How to Create Calm and Inviting Spaces Buyers Will Love

There’s a reason the home remodel, re-hab and re-decorating shows on TV are abundant and popular with viewers.  Everyone wants to see the AFTER pictures of the home and the transformation to a beautiful inviting space.

Take a minute and think about what makes the homes at the end of the episode look clean and inviting and apply the same tactics to your home before you put it on the market.  I also recommend looking at the decor builders use to highlight their spec homes.  Newly built homes are your competition so jump online and look at the pictures for ideas on how to make your home just as desirable.

Here’s how to create a calm and inviting space buyers will love without spending a ton of money.

1. Clutter

This will always be my number one tip for sellers.  Eliminate the clutter.  The knick nacks, stacks of magazines, papers, useless items taking up space, closets full of clothes you don’t wear, too many pictures on the wall, and personal keepsakes that don’t enhance the space. A buyer’s eye will be drawn to all the “stuff” instead of the square footage. Buyers want to feel relaxed and calm when they walk into your home, not stressed out and overwhelmed trying to envision themselves living in the space. Messy rooms are a distraction and science proves that the clutter is stressing YOU out too – and you don’t need that when trying to market and sell your home.

2. Bold Paint Colors (and/or Dirty Walls)

You have made your home the way you love it for you to enjoy and that includes choosing whatever paint color makes you happy BUT your home now needs to appeal to the masses.  Color is not only subjective but there are many studies to support paint colors evoke emotion. You want to evoke an emotion of calm and contentment when buyers are walking through your home. Therefor, I recommend repainting any rooms with bold colors such as red and orange and all rooms with bright colors & bold patterns.  Red was once a popular color for dining rooms but it’s been proven that emotionally, red makes people feel anxious and aggressive.  EEK! Choose neutral colors that will evoke a “homey” feeling for the buyer. If the walls are dirty from hand prints and pets, it’s imperative you spruce it up with a fresh coat of paint.  Perception is reality and buyers will believe your home is dirty.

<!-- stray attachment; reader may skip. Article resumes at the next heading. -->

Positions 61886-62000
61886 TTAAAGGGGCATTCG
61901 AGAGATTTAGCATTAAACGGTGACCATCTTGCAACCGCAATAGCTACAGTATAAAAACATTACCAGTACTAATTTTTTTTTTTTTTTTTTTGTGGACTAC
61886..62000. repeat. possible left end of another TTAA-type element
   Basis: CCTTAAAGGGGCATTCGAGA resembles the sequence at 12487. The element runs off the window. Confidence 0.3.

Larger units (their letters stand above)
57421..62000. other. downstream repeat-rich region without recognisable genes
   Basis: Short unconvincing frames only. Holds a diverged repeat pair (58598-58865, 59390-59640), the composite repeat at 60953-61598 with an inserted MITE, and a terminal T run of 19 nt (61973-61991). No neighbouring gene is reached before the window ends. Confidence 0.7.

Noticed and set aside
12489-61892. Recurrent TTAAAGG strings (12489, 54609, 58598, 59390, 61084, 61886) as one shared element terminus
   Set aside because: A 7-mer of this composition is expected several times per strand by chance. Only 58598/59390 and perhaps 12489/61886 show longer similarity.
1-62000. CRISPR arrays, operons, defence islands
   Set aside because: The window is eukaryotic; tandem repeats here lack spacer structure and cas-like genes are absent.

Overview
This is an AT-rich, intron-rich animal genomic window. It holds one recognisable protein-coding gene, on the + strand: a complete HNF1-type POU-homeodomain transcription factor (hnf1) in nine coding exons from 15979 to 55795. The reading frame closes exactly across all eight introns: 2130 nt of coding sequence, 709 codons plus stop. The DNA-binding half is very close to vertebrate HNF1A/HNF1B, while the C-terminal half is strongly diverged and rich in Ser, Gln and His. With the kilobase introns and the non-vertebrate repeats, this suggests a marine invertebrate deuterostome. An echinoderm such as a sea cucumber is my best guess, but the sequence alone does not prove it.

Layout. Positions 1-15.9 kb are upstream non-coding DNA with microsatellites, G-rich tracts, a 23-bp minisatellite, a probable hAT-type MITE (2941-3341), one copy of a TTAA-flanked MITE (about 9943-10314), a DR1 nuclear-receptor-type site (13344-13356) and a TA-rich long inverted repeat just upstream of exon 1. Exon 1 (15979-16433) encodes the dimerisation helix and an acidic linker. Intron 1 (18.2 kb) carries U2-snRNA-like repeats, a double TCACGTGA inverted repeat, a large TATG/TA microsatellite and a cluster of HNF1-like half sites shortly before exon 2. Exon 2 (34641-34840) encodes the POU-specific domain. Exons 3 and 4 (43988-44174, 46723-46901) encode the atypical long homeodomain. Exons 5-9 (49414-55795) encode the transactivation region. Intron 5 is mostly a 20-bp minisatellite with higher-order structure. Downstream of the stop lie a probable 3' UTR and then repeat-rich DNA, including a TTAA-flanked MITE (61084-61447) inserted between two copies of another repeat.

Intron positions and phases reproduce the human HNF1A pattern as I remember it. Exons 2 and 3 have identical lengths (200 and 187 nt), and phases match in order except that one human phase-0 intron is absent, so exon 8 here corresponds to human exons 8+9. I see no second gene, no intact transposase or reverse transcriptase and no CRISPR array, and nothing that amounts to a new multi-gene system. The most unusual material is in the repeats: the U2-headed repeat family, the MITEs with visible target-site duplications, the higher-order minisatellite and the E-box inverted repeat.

3. The Home Office and/or Computer Area

Whether you have a room designated as an office area or you’re using a space in your kitchen or bedroom, hide all the personal documents and cords when preparing your home for buyers.  It’s not good aesthetically and just like clutter, it’s stressful and distracting to the eye and mind.  Work spaces are a want and usually a need for buyers so it’s great to show you have the space to accomodate, but buyers don’t want to see all your papers, cords, banker boxes, pencil holders, stuffed peg boards, multiple monitors, etc.

4. Update the lighting